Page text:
Civics 101

A couple years ago, when my daughter and her husband were still talking to me (during our years of completely amiable relationships), my daughter surprised me by saying that my support of the National Rifle Association upset her greatly. When I asked what it was about the NRA, she promptly told me, (parroting Hillary Clinton) that the NRA was “nothing but the gun lobby.”

I had to explain to my 45 year-old daughter that “NRA lobbying” isn’t an evil activity — it’s covered in our Bill of Rights (the right to petition government — done by every party and a bunch of legitimate groups). She said nothing, either because she didn’t know what I was talking about or had already accepted the automatic assumption of illicit activity on the part of the NRA whose actual history is 90% non political, 90% about gun safety and gun sports and gun ownership in general.

But most important to me: her reaction and that of her Berkeley California dwelling husband has been to cut off all communications with me completely. Like snapping a light switch off, just like that.

Given the recent spate of censoring by tech providers of public discussion (Facebook, Twitter), of self publishing (YouTube), probably I’ll have to explain to her and many others that “the right to censor” doesn’t exist “even for” owners of public forums. And not among family members, either.

That would be like someone inviting you in and then putting a gag on you because “you are on their property and in their house.” In practice they just “ban you” from accessing their public website. Hosts who advertise being public HOSTS don’t have the right to “check our facts” and then kick us out because they decided what we say or write isn’t to their liking. Bar owners may kick patrons out only if they’re violent or present a risk of violence or are committing a crime on their property. Because that’s legitimate, they can also report the former “guest” to the police. None of that applies to taking such action against people they merely disagree with.

If we invite people to our restaurant (through advertising), the the implied contract says no one may be excluded, certainly not because of race. So why don’t the proud champions of equal access for minorities understand they’re imposing their own prejudice against, for example, people who support Donald Trump? It’s easy for us to see they only want to unjustly discriminate against a group that’s about equal in size to their own: Trump supporters. It’s valid to say it’s a crime to take any such actions against someone who’s just wearing a MAGA hat. Is it valid to kick out a person they don’t like? Is it valid to kick the people who’re friends of the un-liked person out?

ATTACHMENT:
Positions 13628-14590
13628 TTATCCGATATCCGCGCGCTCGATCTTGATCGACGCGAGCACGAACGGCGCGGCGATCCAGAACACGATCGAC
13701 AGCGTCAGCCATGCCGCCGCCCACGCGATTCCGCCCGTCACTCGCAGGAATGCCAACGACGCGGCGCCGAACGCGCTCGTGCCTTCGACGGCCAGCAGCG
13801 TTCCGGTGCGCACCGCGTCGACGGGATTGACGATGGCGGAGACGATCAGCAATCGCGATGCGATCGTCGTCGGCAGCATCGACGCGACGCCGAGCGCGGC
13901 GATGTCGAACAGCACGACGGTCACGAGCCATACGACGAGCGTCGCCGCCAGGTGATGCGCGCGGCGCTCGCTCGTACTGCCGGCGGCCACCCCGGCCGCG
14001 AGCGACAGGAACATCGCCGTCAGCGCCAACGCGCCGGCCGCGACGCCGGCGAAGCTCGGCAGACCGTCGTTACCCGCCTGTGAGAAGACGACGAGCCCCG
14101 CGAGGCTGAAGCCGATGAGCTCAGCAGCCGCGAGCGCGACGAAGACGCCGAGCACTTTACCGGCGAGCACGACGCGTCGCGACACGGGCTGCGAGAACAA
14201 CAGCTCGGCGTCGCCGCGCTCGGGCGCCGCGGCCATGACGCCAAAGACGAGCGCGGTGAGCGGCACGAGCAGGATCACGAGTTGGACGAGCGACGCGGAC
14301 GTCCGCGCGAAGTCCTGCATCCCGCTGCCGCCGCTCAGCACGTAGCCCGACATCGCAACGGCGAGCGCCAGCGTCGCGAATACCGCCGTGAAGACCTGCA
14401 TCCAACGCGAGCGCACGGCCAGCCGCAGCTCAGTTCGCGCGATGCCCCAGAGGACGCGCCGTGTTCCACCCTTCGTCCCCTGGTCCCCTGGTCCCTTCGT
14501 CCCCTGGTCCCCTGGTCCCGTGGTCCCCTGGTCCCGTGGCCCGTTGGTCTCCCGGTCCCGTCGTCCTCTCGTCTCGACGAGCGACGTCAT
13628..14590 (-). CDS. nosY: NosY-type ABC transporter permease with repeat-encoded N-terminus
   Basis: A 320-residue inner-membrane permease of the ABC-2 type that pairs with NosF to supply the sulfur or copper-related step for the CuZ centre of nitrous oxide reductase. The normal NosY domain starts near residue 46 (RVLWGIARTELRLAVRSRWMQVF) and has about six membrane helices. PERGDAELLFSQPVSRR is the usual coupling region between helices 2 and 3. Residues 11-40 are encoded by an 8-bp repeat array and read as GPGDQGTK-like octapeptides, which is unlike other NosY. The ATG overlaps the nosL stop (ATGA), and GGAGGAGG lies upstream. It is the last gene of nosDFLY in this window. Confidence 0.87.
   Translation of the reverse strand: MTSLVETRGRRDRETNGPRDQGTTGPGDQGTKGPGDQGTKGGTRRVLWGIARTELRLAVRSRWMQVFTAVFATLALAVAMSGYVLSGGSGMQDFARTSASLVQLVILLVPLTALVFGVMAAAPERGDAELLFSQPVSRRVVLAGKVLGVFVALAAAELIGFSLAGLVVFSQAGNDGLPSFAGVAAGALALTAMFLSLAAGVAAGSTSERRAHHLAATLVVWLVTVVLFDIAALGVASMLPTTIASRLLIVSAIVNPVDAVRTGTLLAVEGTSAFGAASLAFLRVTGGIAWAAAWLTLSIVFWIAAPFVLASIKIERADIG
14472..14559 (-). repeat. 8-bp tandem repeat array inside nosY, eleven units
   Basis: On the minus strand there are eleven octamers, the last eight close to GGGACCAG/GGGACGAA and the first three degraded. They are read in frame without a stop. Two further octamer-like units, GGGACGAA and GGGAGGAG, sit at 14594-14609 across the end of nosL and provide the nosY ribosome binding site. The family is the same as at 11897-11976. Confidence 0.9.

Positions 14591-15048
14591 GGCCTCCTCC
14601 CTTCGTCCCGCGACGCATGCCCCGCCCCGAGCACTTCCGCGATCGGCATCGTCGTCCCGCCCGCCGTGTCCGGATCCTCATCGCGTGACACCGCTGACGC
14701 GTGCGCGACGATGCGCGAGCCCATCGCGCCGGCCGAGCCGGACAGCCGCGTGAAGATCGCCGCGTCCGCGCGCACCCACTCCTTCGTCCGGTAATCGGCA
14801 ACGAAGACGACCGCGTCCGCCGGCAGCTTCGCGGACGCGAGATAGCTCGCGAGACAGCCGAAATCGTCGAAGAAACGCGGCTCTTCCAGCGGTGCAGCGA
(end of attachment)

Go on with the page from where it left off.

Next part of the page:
That’s unjustified discrimination. That’s illegal.

My daughter’s support for that kind of discrimination, as I said, is also unjustified and should be illegal. We have reached the point where people like her actually believe they are justified. Who failed to educate all these college educated people on the topic of civil duty and civil rights?

This is Civics 101 — That’s what I told my college educated daughter. That’s what she and a few million other college grads missed (or were never told!). We are citizens of the United States of America — does it not follow that we also have the duty to learn how to be citizens of the greatest nation in history?

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Jack R. Noel

Everything from business executive to grocery clerk and published writer. Now retired and able to get back to my first love: writing.